|A rash of advertising campaigns by auto manufacturers touting the benefits of alternative fuels have spotlighted something Ohio farmers have known for decades - biofuels are a practical answer to some of the biggest challenges we face with the environment, the economy, and energy security.
“Live Green. Go Yellow.”®
While U.S. automakers are building more cars and trucks that run on higher blends of corn-derived ethanol and soy-based biodiesel, the State of Ohio has made a $300,000 investment over the next two years to make it easier for our citizens to fuel those vehicles with higher-blend alternative fuels, such as 85 percent ethanol, or “E85,” and 20 percent soybased biodiesel, or “B20.”
The Alternative Fuels Infrastructure Grant Program, championed by Governor Bob Taft, provides incentives for fueling stations to convert or install pumps that can dispense alternative fuels.
Since last summer, eight new fueling stations throughout the state have begun selling E85, and we expect that number to triple by the end of 2006. It should soon be easy for every Ohioan to access alternative fuels.
State of Ohio employees are even fueling with E85 and B20. The Ohio Dept. of Agriculture has used E85 on our campus since May 2001 when we first filled our 2,500-gallon tank.
Governor Taft recently announced the state is committed to using one million gallons of biodiesel by 2007 and increasing its use by at least 100,000 gallons each year after that. He has also committed the state to purchasing only flex-fuel vehicles that can run on both regular gasoline and E85 ethanol blends as state vehicles are replaced.
The need for fueling outlets in the private and public sectors represents a true change in our society – Ohioans driving vehicles that can run on environmentally-friendly, renewable fuels produced with Ohio farm products.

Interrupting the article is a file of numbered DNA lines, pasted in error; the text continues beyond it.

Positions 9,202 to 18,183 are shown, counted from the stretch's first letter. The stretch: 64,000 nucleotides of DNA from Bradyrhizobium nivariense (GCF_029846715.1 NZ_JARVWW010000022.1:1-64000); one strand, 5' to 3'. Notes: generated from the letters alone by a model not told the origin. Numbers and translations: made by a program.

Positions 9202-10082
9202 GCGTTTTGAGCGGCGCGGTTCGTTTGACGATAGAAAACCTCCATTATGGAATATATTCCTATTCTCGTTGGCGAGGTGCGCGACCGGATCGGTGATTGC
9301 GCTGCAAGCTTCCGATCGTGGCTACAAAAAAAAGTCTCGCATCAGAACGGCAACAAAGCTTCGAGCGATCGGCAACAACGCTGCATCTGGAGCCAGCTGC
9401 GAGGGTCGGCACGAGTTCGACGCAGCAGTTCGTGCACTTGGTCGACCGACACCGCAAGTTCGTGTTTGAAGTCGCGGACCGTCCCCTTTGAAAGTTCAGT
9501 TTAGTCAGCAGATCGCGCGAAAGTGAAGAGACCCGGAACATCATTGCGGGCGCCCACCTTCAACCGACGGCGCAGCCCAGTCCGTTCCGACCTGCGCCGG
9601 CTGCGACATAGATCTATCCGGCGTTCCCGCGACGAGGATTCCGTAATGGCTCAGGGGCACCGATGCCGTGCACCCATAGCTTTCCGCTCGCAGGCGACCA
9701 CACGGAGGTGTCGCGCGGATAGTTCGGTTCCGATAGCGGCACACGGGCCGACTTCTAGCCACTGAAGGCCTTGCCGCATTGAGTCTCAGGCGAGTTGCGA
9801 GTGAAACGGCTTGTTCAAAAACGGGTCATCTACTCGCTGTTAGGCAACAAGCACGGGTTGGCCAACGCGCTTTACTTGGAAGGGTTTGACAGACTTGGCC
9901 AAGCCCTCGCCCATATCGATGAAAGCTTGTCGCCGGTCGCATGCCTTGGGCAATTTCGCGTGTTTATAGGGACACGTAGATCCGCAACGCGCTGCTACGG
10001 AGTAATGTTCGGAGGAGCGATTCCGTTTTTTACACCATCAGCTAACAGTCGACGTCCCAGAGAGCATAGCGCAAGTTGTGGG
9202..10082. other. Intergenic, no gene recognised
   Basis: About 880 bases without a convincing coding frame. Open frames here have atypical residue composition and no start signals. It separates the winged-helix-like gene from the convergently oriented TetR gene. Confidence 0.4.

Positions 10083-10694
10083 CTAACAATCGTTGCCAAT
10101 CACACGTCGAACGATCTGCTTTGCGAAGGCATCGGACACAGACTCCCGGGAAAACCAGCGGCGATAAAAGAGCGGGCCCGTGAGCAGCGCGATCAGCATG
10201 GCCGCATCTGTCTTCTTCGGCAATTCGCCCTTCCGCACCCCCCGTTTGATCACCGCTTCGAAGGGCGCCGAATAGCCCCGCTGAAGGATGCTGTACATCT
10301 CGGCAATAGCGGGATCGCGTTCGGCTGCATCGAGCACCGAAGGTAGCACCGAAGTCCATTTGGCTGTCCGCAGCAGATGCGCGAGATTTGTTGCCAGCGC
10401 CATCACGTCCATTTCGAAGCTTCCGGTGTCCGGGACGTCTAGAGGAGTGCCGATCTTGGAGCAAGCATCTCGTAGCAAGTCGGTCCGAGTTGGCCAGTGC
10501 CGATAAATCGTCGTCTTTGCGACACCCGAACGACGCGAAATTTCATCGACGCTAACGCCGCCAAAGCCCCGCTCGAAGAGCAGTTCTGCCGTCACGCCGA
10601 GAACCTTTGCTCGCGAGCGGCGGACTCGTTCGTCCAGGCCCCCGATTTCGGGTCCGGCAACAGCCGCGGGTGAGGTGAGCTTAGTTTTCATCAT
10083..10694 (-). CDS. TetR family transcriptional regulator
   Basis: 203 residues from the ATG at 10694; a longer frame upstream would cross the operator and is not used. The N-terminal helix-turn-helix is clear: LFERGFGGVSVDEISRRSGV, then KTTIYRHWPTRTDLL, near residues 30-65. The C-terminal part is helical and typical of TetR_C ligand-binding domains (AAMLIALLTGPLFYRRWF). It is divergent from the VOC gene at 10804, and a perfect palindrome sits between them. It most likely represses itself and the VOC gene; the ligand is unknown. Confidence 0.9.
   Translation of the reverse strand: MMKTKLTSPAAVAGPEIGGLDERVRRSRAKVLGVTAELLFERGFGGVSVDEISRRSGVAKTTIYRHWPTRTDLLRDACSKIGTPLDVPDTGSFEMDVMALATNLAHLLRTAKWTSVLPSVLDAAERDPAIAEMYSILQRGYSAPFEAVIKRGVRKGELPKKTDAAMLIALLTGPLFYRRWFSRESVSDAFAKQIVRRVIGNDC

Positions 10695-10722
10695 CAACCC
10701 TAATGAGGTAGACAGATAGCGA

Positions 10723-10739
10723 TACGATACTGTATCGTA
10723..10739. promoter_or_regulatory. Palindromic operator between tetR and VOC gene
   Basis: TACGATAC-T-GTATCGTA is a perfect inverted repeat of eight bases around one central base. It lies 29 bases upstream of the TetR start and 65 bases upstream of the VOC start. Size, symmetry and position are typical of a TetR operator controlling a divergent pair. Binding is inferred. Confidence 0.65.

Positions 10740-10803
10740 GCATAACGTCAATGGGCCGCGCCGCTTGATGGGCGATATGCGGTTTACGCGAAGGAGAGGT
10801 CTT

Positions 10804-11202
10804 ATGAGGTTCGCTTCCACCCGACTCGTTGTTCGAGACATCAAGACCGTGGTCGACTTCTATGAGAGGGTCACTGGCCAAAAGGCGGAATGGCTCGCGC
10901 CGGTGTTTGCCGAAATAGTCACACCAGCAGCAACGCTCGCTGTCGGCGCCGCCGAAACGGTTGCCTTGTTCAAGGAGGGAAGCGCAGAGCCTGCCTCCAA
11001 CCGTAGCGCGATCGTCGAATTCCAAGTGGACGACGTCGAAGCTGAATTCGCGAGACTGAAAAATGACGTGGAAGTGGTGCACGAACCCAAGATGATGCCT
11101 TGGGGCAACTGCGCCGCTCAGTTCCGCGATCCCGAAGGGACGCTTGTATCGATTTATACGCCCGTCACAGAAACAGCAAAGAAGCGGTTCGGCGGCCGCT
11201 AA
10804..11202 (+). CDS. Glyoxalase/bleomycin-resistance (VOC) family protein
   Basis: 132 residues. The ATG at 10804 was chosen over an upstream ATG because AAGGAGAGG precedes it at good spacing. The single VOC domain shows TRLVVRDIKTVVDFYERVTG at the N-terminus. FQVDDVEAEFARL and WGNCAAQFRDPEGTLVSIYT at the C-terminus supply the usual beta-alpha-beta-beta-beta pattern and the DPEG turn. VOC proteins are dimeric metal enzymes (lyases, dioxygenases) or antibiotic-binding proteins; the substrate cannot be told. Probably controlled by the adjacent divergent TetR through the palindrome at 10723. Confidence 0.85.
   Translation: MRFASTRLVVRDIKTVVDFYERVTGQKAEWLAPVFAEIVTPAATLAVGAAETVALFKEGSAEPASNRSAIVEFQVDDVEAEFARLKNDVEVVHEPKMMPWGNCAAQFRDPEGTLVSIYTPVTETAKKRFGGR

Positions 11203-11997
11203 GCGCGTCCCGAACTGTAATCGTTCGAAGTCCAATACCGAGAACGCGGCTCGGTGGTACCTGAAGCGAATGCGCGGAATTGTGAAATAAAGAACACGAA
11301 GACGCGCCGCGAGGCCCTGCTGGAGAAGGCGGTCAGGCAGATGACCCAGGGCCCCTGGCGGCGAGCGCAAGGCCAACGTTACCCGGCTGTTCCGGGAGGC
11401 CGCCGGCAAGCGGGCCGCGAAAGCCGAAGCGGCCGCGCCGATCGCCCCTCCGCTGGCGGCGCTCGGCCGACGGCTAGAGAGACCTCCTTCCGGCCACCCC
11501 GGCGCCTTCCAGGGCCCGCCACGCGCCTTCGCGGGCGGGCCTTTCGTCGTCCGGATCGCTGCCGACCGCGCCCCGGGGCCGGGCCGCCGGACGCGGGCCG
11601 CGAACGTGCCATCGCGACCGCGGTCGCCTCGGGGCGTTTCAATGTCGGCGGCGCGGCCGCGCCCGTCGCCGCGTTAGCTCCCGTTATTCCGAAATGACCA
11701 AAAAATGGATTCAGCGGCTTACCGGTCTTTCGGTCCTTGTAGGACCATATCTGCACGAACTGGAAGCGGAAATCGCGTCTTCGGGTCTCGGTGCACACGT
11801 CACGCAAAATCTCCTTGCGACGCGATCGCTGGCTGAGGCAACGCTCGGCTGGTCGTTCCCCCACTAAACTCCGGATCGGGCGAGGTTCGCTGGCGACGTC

Alternative fuel vehicles appeal to our greater sense of environmental responsibility, but there is an even more practical reason to purchase them. Gasoline prices have hit where it hurts us most - in our wallets. Over the last year, biodiesel has been trading at or below the price of petroleum.
Not only does the use of biofuels save us money, it supports local grain and livestock farmers, which is good for our economy.
About 13 percent of the nation’s corn crop is used for ethanol production. And, 20 million bushels of Ohio soybeans are used each year to produce biodiesel at Peter Cramer and Associates in Cincinnati.
That very fuel even helps support auto manufacturing jobs – every Jeep Liberty diesel that comes off the assembly line in Toledo is fueled with up to five gallons of B20.
With several biofuel production plants under construction in Ohio, one plant already producing soybased biodiesel in Cincinnati, and another plant already producing ethanol from beverage waste in Medina, it’s evident we are embarking on a new industry. Not only will Ohio farmers continue to produce the world’s safest and most abundant food supply, our farmers will efficiently harvest energy, making us less dependant upon foreign oil.
Biofuel producers are locating in Ohio because for a plant to succeed, its location must include an abundant supply of corn or soybeans and ready access to rail, water, and major roadways.
While our grain production is modest compared to Nebraska, Iowa or Indiana, Ohio’s location on the eastern edge of the Corn Belt is a big advantage for serving East Coast markets. Our abundant rail and highway access is crucial to the success of the emerging biofuels industry.
We’ve worked hard to lay the groundwork for biofuels production in our state. Right now the bulldozers are ready to begin construction on at least five proposed Ohio corn ethanol plants. Five plants at full production will produce 275 million gallons of ethanol and require 110 million bushels of corn. That will take over 20 percent of Ohio’s corn crop! They will also provide distillers grain for our livestock industry.
Farmers have known for years why renewable fuels make sense – they lessen our dangerous dependence on foreign oil, enhance our economic stability, and are friendly to the environment.
-Fred L. Dailey, Director, Ohio Dept. of Ag
This farm news was published in the April 12, 2006 issue of Farm World.